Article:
When Is It Okay for Factory Workers to Return to Work Following a Workers' Compensation Claim?

It’s understandable that you may be eager to get back to work following a workplace injury. After all, you may have been out of work for quite some time, so getting back into the groove of things ASAP is something that you may be itching to do.

Or you may be on the other side of the spectrum, loving the time you have off, hoping this “vacation” will never end. However, your employer and its insurers are very eager for you to get back to work. You returning to work means they no longer have to provide you with full workers’ compensation benefits.

Whichever position you are in it is very important to make sure that you are fully ready to go back to work following your injury. Never rush yourself back into the workforce, and don’t let insurance companies force you to return before you are ready.

How do I Know I’m Ready to Return to Work?

The most important thing to take care of before returning to work is to make sure you are in good physical and mental health.

To better understand whether or not you are ready to return, you can ask your doctor some questions:

  • Are you fully recovered from your injury and have you been cleared to return by your physician?

  • Have you and your doctor discussed and decided that you have reached your Maximum Medical Improvement level?

  • Has your doctor informed you that while you may not be completely healed, you are cleared to return to work as long as certain guidelines are followed? Such as not lifting anything over 25 pounds.

  • Have you been cleared to return to work, but don’t feel healed enough to do so?

Must I Return to Work If I'm Cleared?

If the doctor you visited to assess your workplace injuries has given you the green light to return to work, you must do so unless you successfully appeal their statement. Now, the statement the doctor you visited gave is not the ultimatum, you may still ask for a second opinion. However, if you choose not to return to work, you may lose any workers’ compensation benefits that were available to you.

If your return is accompanied by some form of disability or other restrictions, you may ask for reasonable accommodations to allow you to comfortably return. One of the most common fixes for this type of return is for your employer to move your position to accommodate. Be sure to keep a close eye on what you are being paid, because if you had to take a pay cut for your new position, you may be eligible to receive compensation.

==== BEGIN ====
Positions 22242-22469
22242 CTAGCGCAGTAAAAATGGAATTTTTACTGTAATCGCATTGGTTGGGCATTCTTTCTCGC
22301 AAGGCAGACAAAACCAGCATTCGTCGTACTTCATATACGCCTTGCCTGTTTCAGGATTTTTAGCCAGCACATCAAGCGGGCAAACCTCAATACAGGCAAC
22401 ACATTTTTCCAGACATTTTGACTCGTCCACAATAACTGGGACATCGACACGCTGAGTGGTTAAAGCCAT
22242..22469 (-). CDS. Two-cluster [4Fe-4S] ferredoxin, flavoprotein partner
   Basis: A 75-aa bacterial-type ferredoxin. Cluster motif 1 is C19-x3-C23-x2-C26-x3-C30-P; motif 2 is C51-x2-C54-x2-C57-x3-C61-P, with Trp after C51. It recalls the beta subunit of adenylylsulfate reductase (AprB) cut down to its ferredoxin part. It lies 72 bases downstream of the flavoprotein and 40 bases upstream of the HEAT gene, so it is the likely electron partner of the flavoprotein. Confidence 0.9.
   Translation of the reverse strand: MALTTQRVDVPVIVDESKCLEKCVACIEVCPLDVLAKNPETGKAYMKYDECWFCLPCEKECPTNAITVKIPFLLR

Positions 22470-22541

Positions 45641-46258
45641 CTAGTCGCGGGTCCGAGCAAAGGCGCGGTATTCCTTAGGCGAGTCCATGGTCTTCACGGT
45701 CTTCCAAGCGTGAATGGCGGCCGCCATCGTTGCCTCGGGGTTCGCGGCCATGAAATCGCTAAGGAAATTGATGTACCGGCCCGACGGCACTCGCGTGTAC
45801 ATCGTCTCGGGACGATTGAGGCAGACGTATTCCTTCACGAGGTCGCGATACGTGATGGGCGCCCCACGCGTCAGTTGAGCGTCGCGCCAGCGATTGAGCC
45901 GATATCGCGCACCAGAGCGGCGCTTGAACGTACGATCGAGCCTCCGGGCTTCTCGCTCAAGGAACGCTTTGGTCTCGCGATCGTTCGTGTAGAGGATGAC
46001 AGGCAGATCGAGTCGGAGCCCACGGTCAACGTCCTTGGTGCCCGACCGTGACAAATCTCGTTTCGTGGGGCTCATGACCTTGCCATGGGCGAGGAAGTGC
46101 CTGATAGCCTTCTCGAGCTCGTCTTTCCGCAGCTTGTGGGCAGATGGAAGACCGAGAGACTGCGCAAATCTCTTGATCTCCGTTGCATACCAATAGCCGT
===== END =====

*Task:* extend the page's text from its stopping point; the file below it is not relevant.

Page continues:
Will I Be Fired for Not Returning?

It’s easy to understand why employers don’t like paying workers’ compensation benefits. Especially in a manual labor heavy industry like working in factories, where a healthy worker is a good worker. The thought of having an employee out on leave, who has to receive compensation—who may never fully recover and be able to fill the job requirements—is seen as a liability by many employers. If you work for a company that leaves your position available to you on your return, consider yourself lucky.

In all states, including Wisconsin, it is illegal for your employer to fire an employee due to a workplace injury.

“What about my return? Do they have to re-hire me?”

This is where things get tricky.

One example, your doctor has given you clearance to return to work without any restrictions and your old position is still available. In this case, your employer has virtually no reason to not hire you.

However, if your employer was required to fill your position to meet business requirements, or if there is no position to return to—they may have no responsibility or reason to hire you back.

It’s common in situations like these for the insurance company to make a settlement offer, which is almost always far below what you deserve. However, if you refuse the offer, they may try to use that as an excuse to end your workers’ compensation benefits.

Working with a qualified Milwaukee workers’ compensation attorney, like those at Cooper Law Group, will help you avoid these problems. If you were terminated while receiving workers’ compensation, whether you have returned to work or not, you may be eligible to receive additional benefits for your damages. Be sure to consult with your attorney if you find yourself in this situation.

Contact us today at (414) 240-0795 to discuss the details of your case over a free evaluation.

Categories: